The WSOP on ESPN: Mizrachi, Chan, Bellande and Affleck Featured on Day Six
In this week’s installment of the 2010 World Series of Poker on ESPN, just over 200 of the original 7,319 players remained as Day 6 of the Main Event got under way. Among them was former back-to-back (1987 and 1988) winner Johnny Chan; Survivor China contestant Jean-Robert Bellande; Internet sensation and bracelet winner Phil Galfond; 2009 CardPlayer Player of the Year Eric Baldwin; and two of the four Mizrachi Brothers, Robert and Michael. They were joined by dozens of amateurs, online qualifiers, and poker professionals as they competed for their share of the $68,798,600 prize pool and the WSOP Main Event bracelet.
The Three Million Chip Club: In the first hand, Danny Chamberlain raised to 36,000 from middle position with and Matt Affleck made the call from the cutoff with his . Brandon Steven looked down at in the small blind and tagged along as the three saw a flop of . Steven checked and Chamberlain threw out a continuation bet of 68,000. Affleck, who many may remember as one-time chip leader at the 2009 WSOP, raised to 185,000 and took down the pot. “Easy game, boys,” Affleck chimed as his stack grew to 3,076,000, the fifth biggest in the room.
Good Lay-Down: With 194,000 in the pot and a board reading , Jean-Robert Bellande bet 65,000 and received a call from two-time bracelet winner Jesper Hougaard. The river was the and Bellande fired out 125,000 only to have Hougaard move all-in for 458,000 more. After a brief speech, Bellande threw away his and concluded, “Good lay-down, Robert, good lay-down.”
Day Six Notables: A number of recognizable faces were shown among the two-dozen tables remaining in the Amazon Room. Hasan Habib, Matt Keikoan, Peter Jetten, Adam “Roothlus” Levy, Russell Rosenblum, David “Not Bakes” Baker, James Carroll, David Benyamine, Christian Harder, and Johnny Lodden were some of the players featured on this week’s broadcast.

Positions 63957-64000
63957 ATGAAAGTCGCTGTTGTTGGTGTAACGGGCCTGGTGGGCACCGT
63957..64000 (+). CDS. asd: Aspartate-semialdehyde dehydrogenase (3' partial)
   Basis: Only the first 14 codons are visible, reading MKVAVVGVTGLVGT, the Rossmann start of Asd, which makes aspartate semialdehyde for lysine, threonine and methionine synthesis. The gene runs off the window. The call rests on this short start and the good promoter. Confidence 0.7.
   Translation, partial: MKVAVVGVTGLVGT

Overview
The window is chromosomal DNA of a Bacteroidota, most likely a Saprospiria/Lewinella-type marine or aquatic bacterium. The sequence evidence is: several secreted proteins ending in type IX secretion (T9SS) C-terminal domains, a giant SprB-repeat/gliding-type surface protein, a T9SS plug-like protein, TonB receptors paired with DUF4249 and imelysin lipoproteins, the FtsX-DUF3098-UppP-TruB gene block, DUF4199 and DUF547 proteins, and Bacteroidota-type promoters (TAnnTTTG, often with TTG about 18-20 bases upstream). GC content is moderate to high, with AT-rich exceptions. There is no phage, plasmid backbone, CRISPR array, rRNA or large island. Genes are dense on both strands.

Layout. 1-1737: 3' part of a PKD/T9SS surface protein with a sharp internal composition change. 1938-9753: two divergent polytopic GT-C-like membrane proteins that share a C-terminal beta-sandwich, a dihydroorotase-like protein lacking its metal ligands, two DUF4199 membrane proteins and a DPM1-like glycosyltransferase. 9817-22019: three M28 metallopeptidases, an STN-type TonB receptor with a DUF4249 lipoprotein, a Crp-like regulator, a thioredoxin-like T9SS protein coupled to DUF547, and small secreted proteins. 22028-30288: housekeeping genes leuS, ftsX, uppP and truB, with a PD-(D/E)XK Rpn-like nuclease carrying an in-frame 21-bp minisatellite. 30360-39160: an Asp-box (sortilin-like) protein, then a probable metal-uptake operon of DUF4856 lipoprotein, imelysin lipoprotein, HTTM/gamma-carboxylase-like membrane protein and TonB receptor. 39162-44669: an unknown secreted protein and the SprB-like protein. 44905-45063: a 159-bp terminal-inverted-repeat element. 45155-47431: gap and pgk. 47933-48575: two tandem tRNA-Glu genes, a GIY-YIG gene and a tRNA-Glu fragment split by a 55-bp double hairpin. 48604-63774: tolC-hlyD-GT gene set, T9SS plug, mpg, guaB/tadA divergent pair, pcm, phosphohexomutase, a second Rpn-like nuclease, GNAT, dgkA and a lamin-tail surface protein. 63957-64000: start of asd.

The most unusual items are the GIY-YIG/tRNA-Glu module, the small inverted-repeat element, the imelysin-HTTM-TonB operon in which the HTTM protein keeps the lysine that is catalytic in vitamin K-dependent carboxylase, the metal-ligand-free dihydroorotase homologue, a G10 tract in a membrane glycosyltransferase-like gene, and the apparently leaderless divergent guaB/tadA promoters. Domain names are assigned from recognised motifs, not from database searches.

Monster Pot: Under the gun, Johnny Chan raised to 40,000 and Rob Pisano reraised to 210,000 from middle position. Chan responded with a four-bet to 440,000, Pisano moved all-in for 1,754,000 more and Chan snap-called. Pisano flipped over and Chan was clearly dejected as he turned over his . What was at stake? Just that the winner of the pot would be vaulted into the chip lead while the loser would either be eliminated or left crippled. The board ran out and just like that Pisano became the new chip leader while Chan dropped to 806,000, having lost three-quarters of his stack.
The Chip Lead Changes: Another monster pot saw two players all-in and called by a bigger stack. With 4,142,000 in the middle and a flop reading , Manig Loeser was all-in with , as was John May who held . John Racener had both players covered and had flopped a set with . The turn was the , leaving Loeser drawing dead, and the river the , sending May home, as well. Meanwhile, Racener claimed the pot and the chip lead.
Mizrachi All-In: Robert Mizrachi who was all-in with against the of Rob Pisano. With 494,000 in the pot, the flop came down , giving Mizrachi a flopped Broadway straight. The on the turn and on the river changed nothing and Mizrachi doubled his stack.
Whoops: Jonathan Driscoll raised preflop to 44,000 from the hijack and Theo Tran accidentally exposed his as he called the additional 24,000 from the big blind. Tran was clearly embarrassed and even more so when the flop came down . In the end, Driscoll simply mucked out of turn, Tran was left with a one round penalty for exposing his cards, and a missed double-up opportunity.
Off to the Races: Russell Rosenblum, who finished sixth in the 2002 WSOP Main Event, was all-in preflop with against the of Brian Jensen. Through the turn, the board read and Rosenblum pleaded, “Ten. That’s how risk adverse I am; I’ll take the ten (for a chop).” Unfortunately for Rosenblum, the river was the and he was eliminated in 169th place.